In this special section of wineanorak.com, I'm focusing on
one of the key debates in the wine tradethe best way of sealing wine
It's a subject that's created a huge amount of controversy, and
while there are vocal advocates of both screwcaps and natural corks,
there are few information sources that present a balanced picture and
which rely on scientific data, rather than anecdotal evidence or just
It's also a debate with considerable financial
implications for manufacturers of corks and alternative closures, and
therefore it's necessary to clarify my stance here: I'm an independent
commentator, not a stooge for any cork or closure
My interest lies in bringing the best evidence and
analysis on this subject together in one place for the benefit of my
Corks, plastic and
screwcaps: what are the issues
An introduction to the closure debate. If you want an overview of the
issues, this is a good place to start
An illustrated guide to the cork production process, including pictures
and a video
An edited transcript of the proceedings at the 2006 Closures Debate
at the London wine trade fair
feature: will cork become the sheep-gut condom of our times?
Goode goes beyond the tabloid headlines to discuss the Wine
International comparative tasting of cork-sealed and screwcapped wines.
New Zealand Screwcap Initiative
In New Zealand, the shift to screwcaps has taken place with
startling speed: from a standing start in 2000, now 70% of this
country's wines are sealed this way. Jamie Goode investigates the
official initiative designed to help producers make this transition
successfully, and to provide information on this type of closure.
closures for fine wines
corks or screwtops be used to seal wines intended for long-term ageing?
Not yet, argues Jamie Goode. We need to wait for the data.
My book on closures, published in 2006. This is the first book to
provide a comprehensive, data-focused summary of the key issues in the
closures debate. Available from www.flavourpress.com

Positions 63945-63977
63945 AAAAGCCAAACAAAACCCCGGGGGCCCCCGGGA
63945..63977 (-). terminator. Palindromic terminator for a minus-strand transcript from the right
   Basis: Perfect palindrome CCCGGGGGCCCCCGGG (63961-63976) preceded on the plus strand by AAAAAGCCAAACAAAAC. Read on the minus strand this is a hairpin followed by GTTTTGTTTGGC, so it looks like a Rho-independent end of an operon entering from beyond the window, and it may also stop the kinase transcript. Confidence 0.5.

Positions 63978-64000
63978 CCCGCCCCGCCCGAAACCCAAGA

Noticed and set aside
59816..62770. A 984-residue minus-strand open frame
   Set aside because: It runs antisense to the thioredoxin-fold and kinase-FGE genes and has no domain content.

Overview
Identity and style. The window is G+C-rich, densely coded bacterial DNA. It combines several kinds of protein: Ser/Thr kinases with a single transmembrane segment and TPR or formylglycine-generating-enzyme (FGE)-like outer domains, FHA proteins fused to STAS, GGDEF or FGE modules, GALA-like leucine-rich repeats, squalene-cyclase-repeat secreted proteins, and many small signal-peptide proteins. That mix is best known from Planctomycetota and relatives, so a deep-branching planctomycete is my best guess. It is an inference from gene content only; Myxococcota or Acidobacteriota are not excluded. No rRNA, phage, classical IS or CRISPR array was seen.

Back to square
one: the WSA musty taint survey
With a fierce debate ranging in the wine trade over the
validity of the Wine and Spirit Association’s research into cork
taint, Jamie Goode raises doubts over the methodology employed and asks
is it time to rip up the report and start again?
of Truth: Sabaté's Altec trialassessing
the performance of a controversial closure and shedding new light on
the human perception of TCA
By the end
of the 1990s, Sabaté’s Altec closure (a 'technical' cork that is
part cork particle, part synthetic) was widely criticised for
unacceptable levels of taint. After modifications, the French
manufacturer invited experts from the trade and press to test the
performance of its old and new closures. Jamie Goode analyses the
research model’s openness, methodology and its surprising results.
Sabaté claims to have come up with a technique for solving cork
taint, an ailment that attacks 5% of naturally sealed wines. But will
this process, successful in tests, prove viable in mass production?
Jamie Goode reports.
Yet more on
corks: towards a balanced perspective
While everyone is probably fed up with the subject of cork
taint by now, it's the issue that won't go away. This article is an
attempt to forge a balanced position on the basis of good
dataand not just anecdotal accounts, strongly held beliefs and
murky conflicting interests.
cork taint: are screwcaps and plastic corks the answer?
Jamie Goode analyses the results
from an significant independent study on the effectiveness of wine
bottle closures. This scientific paper, published on July 12 2001, has
thrown up some surprising results, and the ongoing trial it describes
promises to answer the key question of whether alternatives to cork are
suitable for long-term ageing of wine.